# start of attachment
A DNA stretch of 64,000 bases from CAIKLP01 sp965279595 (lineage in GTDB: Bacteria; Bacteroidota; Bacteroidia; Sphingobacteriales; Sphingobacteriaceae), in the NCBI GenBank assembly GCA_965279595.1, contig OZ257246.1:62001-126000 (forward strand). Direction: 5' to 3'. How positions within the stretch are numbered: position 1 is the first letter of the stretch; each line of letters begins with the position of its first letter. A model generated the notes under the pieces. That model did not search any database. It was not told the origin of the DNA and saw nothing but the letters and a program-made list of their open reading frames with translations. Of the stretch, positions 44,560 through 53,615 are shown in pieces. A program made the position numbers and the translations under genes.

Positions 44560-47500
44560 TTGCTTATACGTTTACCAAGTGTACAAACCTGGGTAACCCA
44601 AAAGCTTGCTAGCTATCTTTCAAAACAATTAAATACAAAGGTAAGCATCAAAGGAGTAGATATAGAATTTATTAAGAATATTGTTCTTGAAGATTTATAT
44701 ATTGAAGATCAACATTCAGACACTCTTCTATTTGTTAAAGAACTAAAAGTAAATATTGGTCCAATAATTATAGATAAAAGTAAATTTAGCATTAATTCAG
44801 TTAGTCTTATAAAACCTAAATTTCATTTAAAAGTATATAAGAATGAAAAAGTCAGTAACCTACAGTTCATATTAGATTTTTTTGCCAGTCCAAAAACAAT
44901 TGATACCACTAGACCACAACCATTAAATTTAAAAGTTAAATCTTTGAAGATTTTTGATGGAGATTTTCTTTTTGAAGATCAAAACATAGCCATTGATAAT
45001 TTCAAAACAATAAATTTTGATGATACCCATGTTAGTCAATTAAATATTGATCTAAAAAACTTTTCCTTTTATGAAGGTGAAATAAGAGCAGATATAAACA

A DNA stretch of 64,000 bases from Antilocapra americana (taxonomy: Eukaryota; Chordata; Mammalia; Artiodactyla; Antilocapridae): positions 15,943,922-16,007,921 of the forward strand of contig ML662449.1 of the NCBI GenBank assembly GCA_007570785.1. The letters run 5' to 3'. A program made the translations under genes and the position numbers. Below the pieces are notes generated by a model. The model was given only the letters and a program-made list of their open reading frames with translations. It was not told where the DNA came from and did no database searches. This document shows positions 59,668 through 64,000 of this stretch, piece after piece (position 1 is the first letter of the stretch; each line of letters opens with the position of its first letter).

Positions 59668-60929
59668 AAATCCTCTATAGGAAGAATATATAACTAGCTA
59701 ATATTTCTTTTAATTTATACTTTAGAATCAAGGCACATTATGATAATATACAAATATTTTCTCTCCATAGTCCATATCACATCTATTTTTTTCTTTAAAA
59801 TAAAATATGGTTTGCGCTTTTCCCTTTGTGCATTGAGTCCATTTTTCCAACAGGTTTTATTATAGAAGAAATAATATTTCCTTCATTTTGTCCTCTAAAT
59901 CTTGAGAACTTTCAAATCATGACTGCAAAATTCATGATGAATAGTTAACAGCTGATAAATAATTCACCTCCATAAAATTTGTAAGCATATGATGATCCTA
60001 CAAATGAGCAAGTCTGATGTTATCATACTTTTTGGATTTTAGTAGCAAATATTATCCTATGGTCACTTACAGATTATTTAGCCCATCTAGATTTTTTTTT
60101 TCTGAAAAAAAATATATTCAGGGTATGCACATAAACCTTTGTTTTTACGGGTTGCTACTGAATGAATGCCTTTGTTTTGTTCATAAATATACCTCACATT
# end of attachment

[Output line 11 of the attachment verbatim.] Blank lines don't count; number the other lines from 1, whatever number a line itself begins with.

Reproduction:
59668 AAATCCTCTATAGGAAGAATATATAACTAGCTA